People Editor Larry Hackett Out in Time Inc. Shakeup

'Absolutely No Problem With It,' Hackett Says

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Time Inc. on Friday shook up the editorial leadership of its most lucrative brand, telling employees that longtime People magazine Managing Editor Larry Hackett is leaving the company and will be succeeded by Entertainment Weekly Managing Editor Jess Cagle.

Larry Hackett is stepping down as editor of People magazine.
Larry Hackett is stepping down as editor of People magazine.
Jess Cagle is becoming the top editor at People and
Jess Cagle is becoming the top editor at People and

Mr. Cagle will also assume the newly created post of editorial director of Entertainment Weekly and oversee A new managing editor at EW is expected to be named shortly, Time Inc. said in a staff memo Friday.

Also leaving Time Inc. is Mark Golin, editor of Time Inc.'s Style and Entertainment Group, which includes People and Entertainment Weekly. Both Mr. Hackett and Mr. Golin plan to stay on for the next several weeks to help with the transition.

The shakeup to Time Inc.'s most lucrative magazine -- People is responsible for 20% of the company's revenue -- comes as the publishing giant prepares to spin off from parent Time Warner in the second quarter of 2014. It also follows the reorganization of Time Inc.'s reporting structure in October, when the managing editors at Time Inc. titles began reporting to their respective group presidents rather than a company editor-in-chief. (Managing editor is the top editorial position at most Time Inc. titles.)

In an interview with Ad Age on Friday, Mr. Hackett, who said he learned of the news "a couple of days ago," cast his exit as the result of management's search for ways to transform the company.

"This was the result of conversations," Mr. Hackett said, referring to Norm Pearlstine, Time Inc.'s chief creative officer, and David Geithner, president of the Style and Entertainment Group. He declined to say when the dialogue began. "Of course, in the end, this is always your boss's decision," he added. "But I have absolutely no problem with it whatsoever."

He also cited his long tenure at People, where he has worked for the past 15 years, 8 spent as managing editor. "I am grateful for the time I spent here," Mr. Hackett said. "I realize that this job requires a certain amount of energy and time that a new person can bring to it."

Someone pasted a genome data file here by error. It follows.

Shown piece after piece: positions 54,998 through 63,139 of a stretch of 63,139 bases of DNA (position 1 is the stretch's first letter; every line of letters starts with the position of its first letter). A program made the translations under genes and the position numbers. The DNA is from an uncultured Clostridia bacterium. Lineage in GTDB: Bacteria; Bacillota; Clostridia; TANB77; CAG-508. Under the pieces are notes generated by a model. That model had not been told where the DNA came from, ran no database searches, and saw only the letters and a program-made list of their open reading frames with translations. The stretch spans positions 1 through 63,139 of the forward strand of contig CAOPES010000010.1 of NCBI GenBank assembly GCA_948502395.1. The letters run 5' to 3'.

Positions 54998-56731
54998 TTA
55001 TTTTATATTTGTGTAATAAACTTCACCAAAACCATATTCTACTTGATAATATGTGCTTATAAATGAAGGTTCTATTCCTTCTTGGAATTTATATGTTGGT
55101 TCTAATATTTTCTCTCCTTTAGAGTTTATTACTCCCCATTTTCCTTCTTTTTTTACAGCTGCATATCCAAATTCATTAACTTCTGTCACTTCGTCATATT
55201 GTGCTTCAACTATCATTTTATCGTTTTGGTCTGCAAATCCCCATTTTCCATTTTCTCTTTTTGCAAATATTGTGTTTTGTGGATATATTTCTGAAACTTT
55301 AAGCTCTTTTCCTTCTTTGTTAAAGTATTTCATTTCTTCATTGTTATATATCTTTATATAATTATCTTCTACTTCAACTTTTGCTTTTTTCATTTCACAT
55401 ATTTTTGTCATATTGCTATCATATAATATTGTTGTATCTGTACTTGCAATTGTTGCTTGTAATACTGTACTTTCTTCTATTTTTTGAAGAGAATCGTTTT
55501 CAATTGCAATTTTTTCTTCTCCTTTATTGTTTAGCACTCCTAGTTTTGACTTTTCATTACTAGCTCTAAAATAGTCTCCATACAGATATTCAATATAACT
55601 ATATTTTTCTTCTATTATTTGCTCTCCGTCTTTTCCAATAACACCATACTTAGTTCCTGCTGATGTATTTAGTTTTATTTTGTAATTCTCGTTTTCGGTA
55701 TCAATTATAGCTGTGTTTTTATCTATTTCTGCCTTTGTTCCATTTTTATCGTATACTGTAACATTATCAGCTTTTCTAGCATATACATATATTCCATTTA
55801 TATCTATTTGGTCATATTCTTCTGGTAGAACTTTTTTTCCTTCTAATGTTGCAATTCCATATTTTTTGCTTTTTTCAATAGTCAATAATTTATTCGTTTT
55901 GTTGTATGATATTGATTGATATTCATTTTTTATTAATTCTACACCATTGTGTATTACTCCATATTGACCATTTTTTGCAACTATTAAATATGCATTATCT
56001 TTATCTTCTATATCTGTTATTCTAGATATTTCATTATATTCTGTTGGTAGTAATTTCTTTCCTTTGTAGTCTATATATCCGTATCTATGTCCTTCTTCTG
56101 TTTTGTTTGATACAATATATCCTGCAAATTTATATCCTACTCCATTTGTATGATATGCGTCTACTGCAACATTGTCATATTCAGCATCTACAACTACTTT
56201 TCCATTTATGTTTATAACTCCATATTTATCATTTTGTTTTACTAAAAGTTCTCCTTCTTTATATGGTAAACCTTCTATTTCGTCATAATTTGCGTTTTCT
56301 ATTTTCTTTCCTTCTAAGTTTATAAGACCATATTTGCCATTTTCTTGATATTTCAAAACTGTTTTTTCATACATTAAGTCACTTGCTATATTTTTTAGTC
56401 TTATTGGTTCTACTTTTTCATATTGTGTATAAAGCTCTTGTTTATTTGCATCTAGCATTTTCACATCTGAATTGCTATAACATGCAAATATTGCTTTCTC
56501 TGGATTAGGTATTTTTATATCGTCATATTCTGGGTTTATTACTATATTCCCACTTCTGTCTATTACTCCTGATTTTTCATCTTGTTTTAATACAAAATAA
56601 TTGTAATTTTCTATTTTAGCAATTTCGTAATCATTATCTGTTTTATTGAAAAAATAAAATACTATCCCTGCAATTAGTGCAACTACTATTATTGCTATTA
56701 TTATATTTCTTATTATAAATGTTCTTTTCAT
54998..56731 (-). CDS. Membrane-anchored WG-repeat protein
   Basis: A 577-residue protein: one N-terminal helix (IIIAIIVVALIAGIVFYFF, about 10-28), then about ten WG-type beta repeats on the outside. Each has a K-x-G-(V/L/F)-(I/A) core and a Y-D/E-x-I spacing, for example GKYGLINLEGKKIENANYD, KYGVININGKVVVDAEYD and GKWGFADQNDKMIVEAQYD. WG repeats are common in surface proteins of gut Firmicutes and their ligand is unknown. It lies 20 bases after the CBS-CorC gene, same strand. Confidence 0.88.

A Time Inc. staffer with knowledge of the situation described Mr. Golin's exit as a result of overall tightening at the company. As part of his role, Mr. Golin oversaw People's digital efforts, a responsibility that now falls to Mr. Cagle.

A regular guest on TV to talk about the celebrity beat, Mr. Cagle helped start Entertainment Weekly in 1990 after working as a reporter at People. He became managing editor of Entertainment Weekly in 2009.

"Jess's reputation for successful collaboration and strong leadership, coupled with his unmatched access and influence in the celebrity world will enormously benefit both People and Entertainment Weekly as they continue to dominate their categories," Mr. Geithner and Mr. Pearlstine said in a memo to Time Inc. staff Friday.

Mr. Cagle will continue to report to Mr. Geithner with a "dotted line" to Mr. Pearlstine, a reporting structure that is part of the October overhaul. Editors previously reported to Martha Nelson, Time Inc.'s editor-in-chief, but she left the company as editors were reassigned to business-side executives. Mr. Pearlstine, himself a former Time Inc. editor-in-chief, then returned to Time Inc. from Bloomberg in the newly created position of chief creative officer.

That reporting change came as a surprise, Mr. Hackett said, but it was not the reason for his exit.

"I think on paper one is a little suspect about such things," he said of the shift. "On the other hand, the relationship I have with David Geithner and [People Publisher Karen Kovacs] was such that we weren't getting in knots about the church and state divide. I was always comfortable with the editorial integrity and work with them to maximize and monetize what's put in the magazine, so I never worried about that.

"That said," he continued, "it's a huge change in the way Time Inc did business, and I think the success of this formula will be determined as we go forward."

In a memo to staff Friday, Mr. Geithner and Mr. Pearlstine heaped praise upon the departing editor of People. "During his fifteen year tenure, Larry's accomplishments have been innumerable," they wrote. "His commitment to respected journalism, creative insights and brand acumen have revitalized and stabilized People during a time of unprecedented competition. ... We are grateful for his editorial vision, contributions to People's business efforts and collegial leadership."

Although People remains a revenue-driver for Time Inc., it hasn't been immune to the persistent winds affecting the magazine industry. Its overall circulation has remained mostly steady, but single-copy sales in the first half of 2013 declined 11.8% from the period a year earlier to 828,590, according to the Alliance for Audited Media. Despite the losses, People remains among the top-selling magazines at newsstands.

Print ad pages at People climbed 0.9% last year, according to the Publishers Information Bureau. Entertainment Weekly saw ad pages increase 5.8% last year.

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